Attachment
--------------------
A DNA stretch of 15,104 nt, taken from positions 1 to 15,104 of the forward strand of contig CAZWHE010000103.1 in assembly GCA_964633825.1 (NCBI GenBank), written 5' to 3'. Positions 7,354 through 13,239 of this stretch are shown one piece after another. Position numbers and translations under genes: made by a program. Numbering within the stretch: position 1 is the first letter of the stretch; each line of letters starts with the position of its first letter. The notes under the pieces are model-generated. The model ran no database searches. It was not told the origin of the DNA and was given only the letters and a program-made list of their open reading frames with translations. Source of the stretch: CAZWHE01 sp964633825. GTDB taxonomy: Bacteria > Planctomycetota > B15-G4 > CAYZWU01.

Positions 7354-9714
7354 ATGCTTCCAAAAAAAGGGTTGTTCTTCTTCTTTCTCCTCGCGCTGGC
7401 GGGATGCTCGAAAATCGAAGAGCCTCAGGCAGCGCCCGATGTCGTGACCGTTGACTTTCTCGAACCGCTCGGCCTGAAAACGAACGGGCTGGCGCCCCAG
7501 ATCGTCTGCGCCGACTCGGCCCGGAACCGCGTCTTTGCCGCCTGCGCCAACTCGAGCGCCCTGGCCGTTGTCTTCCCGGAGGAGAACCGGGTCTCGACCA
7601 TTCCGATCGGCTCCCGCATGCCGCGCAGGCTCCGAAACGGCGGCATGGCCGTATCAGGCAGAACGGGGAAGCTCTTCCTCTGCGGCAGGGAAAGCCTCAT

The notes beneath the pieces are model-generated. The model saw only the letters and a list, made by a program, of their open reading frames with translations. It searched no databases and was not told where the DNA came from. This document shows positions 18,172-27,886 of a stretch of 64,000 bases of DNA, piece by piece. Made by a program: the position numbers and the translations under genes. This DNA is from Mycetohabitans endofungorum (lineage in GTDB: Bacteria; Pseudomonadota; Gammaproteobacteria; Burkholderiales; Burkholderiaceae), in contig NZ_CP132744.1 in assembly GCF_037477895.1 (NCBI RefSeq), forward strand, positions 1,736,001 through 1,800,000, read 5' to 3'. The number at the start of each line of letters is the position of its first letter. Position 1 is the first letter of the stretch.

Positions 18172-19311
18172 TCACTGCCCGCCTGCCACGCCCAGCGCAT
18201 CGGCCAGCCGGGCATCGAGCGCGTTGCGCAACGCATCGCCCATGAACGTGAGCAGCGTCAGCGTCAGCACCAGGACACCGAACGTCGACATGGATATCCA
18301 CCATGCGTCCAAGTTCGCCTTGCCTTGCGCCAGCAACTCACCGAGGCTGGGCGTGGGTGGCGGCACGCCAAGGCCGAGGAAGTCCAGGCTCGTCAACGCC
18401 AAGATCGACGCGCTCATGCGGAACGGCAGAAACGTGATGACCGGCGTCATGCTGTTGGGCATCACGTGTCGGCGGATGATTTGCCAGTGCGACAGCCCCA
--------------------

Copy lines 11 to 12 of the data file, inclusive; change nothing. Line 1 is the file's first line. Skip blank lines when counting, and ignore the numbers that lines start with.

18301 CCATGCGTCCAAGTTCGCCTTGCCTTGCGCCAGCAACTCACCGAGGCTGGGCGTGGGTGGCGGCACGCCAAGGCCGAGGAAGTCCAGGCTCGTCAACGCC
18401 AAGATCGACGCGCTCATGCGGAACGGCAGAAACGTGATGACCGGCGTCATGCTGTTGGGCATCACGTGTCGGCGGATGATTTGCCAGTGCGACAGCCCCA